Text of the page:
By Ian Duggan
With members back in Hamilton from the UK and Japan for a limited time, there has been a lot of excitement about the impending performance of Inchworm, over 15 years since they last played together. Between 1993 and 1999 'Inchworm' released two albums and an EP, produced five music videos — all of which received TV airplay — played numerous well-attended Hamilton gigs, toured NZ several times, and played at the Big Day Out festival. A month out from the gig Hamilton Underground Press talks to all three members, Scott Brodie (bass), Justin Harris (guitar) and Rob Talsma (drums), about their excitement at being together again, their potential playlist for the night, and their enduring popularity.
HUP: Inchworm haven’t played together for over 15 years. While Scott and Rob continued to play together after they moved to the UK, in Girlinky and Grok, have all three of you even been in the same room as each other since this time?
Rob: I have not seen Justin since Scott and I left New Zealand in 2000. Oddly (and cooly) [UK Grok and Girlinky member] Chris Ayles and his partner met Justin in Japan and, apparently, had a fine old time. I thought that had a nice joining-the-dots aspect to it.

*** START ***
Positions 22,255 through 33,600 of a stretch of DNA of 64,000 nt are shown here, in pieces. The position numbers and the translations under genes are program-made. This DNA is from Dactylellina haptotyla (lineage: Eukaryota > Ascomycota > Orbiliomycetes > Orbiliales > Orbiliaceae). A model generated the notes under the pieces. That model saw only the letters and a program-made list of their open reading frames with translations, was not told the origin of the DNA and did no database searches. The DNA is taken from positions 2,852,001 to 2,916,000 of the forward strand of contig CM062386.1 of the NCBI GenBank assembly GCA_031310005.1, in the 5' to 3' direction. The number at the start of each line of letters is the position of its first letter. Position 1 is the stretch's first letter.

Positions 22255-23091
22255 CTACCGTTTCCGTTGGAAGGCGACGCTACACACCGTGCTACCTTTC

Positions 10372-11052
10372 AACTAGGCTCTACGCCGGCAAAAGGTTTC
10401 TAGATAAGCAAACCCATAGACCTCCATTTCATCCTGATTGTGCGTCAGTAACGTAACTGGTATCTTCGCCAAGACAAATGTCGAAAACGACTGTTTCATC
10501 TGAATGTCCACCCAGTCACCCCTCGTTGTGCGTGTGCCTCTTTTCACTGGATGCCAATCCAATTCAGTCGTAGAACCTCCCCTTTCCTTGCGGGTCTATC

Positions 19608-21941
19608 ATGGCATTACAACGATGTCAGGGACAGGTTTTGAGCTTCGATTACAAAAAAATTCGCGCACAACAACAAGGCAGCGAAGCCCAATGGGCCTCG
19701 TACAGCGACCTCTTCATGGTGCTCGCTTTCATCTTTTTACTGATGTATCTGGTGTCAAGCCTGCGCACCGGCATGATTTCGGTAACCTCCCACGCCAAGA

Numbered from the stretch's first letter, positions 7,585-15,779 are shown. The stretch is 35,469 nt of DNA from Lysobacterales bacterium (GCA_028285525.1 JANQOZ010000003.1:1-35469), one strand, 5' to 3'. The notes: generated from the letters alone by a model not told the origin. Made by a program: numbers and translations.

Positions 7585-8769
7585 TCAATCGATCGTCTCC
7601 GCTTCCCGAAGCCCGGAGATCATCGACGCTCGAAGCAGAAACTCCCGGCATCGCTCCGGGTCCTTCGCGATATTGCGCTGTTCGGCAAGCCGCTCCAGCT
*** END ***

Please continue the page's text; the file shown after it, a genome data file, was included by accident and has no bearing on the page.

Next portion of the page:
Justin: Yep, I haven't seen Rob since he and Scott left in February 2000, although I've seen Scott a few times. He came to Japan for a brief visit and I've seen him when back in Hamilton over the last couple of years. I played with Scott on an as yet unreleased set of Grok songs and then we played together again when he played bass on some of my [solo project] Elider songs last year. I figure that with the somewhat ‘string-like’ way that we've played together — Scott and Rob in the UK, and Scott and I in NZ — that it might not be a complete mess when we first practice before the gig!
HUP: And how excited are you all feeling about the gig?
Rob: I'm excited about the gig! And I think I'm getting more excited about it too. I find I'm humming (and tap-drumming) Inchworm songs in anticipation. And to check I still know them. It should be a fun night. I'm really looking forward to playing with Rumpus Room again too! Those are some damn fun people. I'm not sure Hide and Tallow was born when we were playing, but they look interesting as well.